Northern Ireland

Stakeknife: Investigation may result in prosecutions, John Boutcher says

Fred Scappaticci Image copyright Pacemaker
Image caption West Belfast man Fred Scappaticci denies he was an Army agent within the IRA

The man leading the investigation into the activities of the Army's alleged top agent in the IRA, Stakeknife, has said he believes it will result in prosecutions.

The agent, named by the media as Belfast man Freddie Scappaticci, is alleged to have been involved in more than 50 murders.

He denies the allegations.

Jon Boutcher, the Chief Constable of Bedfordshire, was appointed to lead the investigation, in June.

The investigation, codenamed Operation Kenova, is also examining the activities of current and former police officers, members of the army and MI5, and former members of the IRA.

In an interview for the BBC, Mr Boutcher was asked if he believed it would result in criminal prosecutions.

"I wouldn't be doing this investigation if I didn't believe that I could get the evidence to present a case to a public prosecutor to see a trial of those who are responsible for this," he said.

"I am determined to do everything I can to achieve that. Whether I do or not, time will tell.

"Everything that can be done to achieve justice for those victims, which is long overdue, we are going to do."

Mr Boutcher has assembled a team of 48 detectives, who will all be in place by 7 November.

As well as investigating the alleged activities of Stakeknife, the team will also examine the activities of police officers, military personnel and MI5 staff who have had direct dealings with him.

Image caption The Chief Constable of Bedfordshire Police, Jon Boutcher (left), is leading the investigation with the delegated authority of the PSNI Chief Constable George Hamilton

"We will be investigating the people who were hands on responsible," he said.

"We will be investigating any state actors, the security service, the military, the police, who may have been responsible for directing, tasking, receiving information about what happened to those victims to understand what they did or did not do."

He added that "if there is any evidence of criminal offences we will capture that evidence and will present that evidence with regard to any prosecutions that may be required".

However, the investigation's terms of reference do not stop there.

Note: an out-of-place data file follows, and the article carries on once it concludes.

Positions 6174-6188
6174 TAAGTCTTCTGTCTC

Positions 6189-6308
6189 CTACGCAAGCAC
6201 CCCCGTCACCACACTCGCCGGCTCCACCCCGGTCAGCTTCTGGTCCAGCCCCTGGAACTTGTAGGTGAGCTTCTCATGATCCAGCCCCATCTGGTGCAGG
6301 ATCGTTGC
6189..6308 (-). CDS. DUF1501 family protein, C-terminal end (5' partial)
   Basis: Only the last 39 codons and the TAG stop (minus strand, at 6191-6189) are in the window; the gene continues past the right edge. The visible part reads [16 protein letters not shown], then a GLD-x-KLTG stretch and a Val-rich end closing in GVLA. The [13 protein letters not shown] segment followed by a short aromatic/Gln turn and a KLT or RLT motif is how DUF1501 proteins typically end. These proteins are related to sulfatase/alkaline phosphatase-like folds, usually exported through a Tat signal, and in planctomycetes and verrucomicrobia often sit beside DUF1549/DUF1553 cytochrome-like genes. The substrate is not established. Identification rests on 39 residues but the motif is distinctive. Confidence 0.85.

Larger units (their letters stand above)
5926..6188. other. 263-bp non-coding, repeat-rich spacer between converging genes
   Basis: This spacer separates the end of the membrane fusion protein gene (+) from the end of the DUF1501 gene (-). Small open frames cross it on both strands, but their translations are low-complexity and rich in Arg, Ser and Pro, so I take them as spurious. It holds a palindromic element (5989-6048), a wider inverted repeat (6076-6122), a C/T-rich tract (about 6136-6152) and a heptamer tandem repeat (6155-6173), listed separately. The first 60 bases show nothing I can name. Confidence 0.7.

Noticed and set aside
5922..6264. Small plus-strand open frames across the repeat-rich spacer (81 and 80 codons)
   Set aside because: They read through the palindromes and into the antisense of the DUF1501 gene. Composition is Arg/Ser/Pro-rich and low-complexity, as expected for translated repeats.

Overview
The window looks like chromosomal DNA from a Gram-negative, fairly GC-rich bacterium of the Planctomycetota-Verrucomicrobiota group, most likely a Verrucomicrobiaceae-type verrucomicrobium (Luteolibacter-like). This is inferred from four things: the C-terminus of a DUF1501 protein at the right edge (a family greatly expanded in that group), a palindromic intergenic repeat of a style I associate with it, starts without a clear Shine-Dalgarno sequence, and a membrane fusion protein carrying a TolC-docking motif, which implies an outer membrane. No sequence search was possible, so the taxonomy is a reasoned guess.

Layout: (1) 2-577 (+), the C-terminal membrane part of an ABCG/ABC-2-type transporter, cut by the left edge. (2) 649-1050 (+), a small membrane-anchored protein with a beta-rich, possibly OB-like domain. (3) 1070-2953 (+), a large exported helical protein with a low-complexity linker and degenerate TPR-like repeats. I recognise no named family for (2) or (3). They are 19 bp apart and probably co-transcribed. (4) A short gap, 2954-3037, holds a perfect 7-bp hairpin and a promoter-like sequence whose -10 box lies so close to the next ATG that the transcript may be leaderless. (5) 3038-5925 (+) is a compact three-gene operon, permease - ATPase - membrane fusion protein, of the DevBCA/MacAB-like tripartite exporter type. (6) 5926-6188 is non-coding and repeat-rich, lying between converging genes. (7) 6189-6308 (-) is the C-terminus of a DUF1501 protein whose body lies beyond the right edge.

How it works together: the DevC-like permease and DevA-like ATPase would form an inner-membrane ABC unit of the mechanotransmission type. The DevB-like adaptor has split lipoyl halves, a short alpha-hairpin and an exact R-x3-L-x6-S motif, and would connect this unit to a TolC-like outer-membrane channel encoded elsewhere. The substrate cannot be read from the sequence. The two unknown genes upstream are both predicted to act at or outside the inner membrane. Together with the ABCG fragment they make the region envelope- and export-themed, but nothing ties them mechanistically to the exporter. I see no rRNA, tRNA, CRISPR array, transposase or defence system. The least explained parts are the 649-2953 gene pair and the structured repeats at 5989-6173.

Freddie Scappaticci is alleged to have been a member of the IRA's internal security unit.

Nicknamed "the nutting squad", it was responsible for identifying and killing informers.

Mr Boutcher stressed that the investigation will include allegations about members of that IRA unit.

"Those murders were sanctioned, they were authorised, they were directed by senior members of the IRA, so we will follow that evidence," he added.

The head of Operation Kenova said he had been given "very clear assurances" by the police, the Ministry of Defence, the Army and MI5 that they will not do anything to obstruct his investigation, and will "co-operate fully".

He has also written to the agencies instructing them to retain any documents and information that could be relevant to his investigation.

Asked if he would have to seek permission from the security services to question or arrest the agent codenamed Stakeknife because he is in a witness protection programme, Mr Boutcher said that is not the case.

"If somebody is in a witness protection scheme, that scheme is there for their physical welfare, it's to make sure they can't come to harm because there might be a threat against them," he said.

'Significant evidence'

"What it does not afford that individual is any immunity from any acts that they've committed in the past.

"What that doesn't afford that individual is any protection from any of the investigative leads, strands, opportunities that I or any other investigators in Operation Kenova may seek to take.

"To be very clear, that scheme and the fact that somebody may be on a witness protection scheme doesn't protect them from this investigation."

Image caption Nuala O'Loan is among the six international policing experts appointed to oversee the investigation

Mr Boutcher met relatives of some of the people alleged to have been killed by Stakeknife in Belfast this week and said significant new evidence has already been uncovered from those conversations.

He also expressed surprise that the killings and allegations against the Army agent Stakeknife had not been properly investigated much sooner.

"I won't criticise what's gone before, a lot of these offences occurred many, many years ago, at a very difficult time, a time that I probably can't properly comprehend because I wasn't here," he said.

"But those families, when I've asked them questions about any investigation that may have taken place, they've told me they've never spoken to any police officers about the deaths of their loved ones.

"I will say we've listened to what I would describe as very significant evidence with regards to the activities of people responsible for these murders that probably has never been heard before."

Mr Boutcher has established a panel of six international policing experts to act as "critical friends" and provide advice to the investigation team.

A second team of six victims' representatives has been appointed to address the needs of Stakenife's alleged victims and their families.

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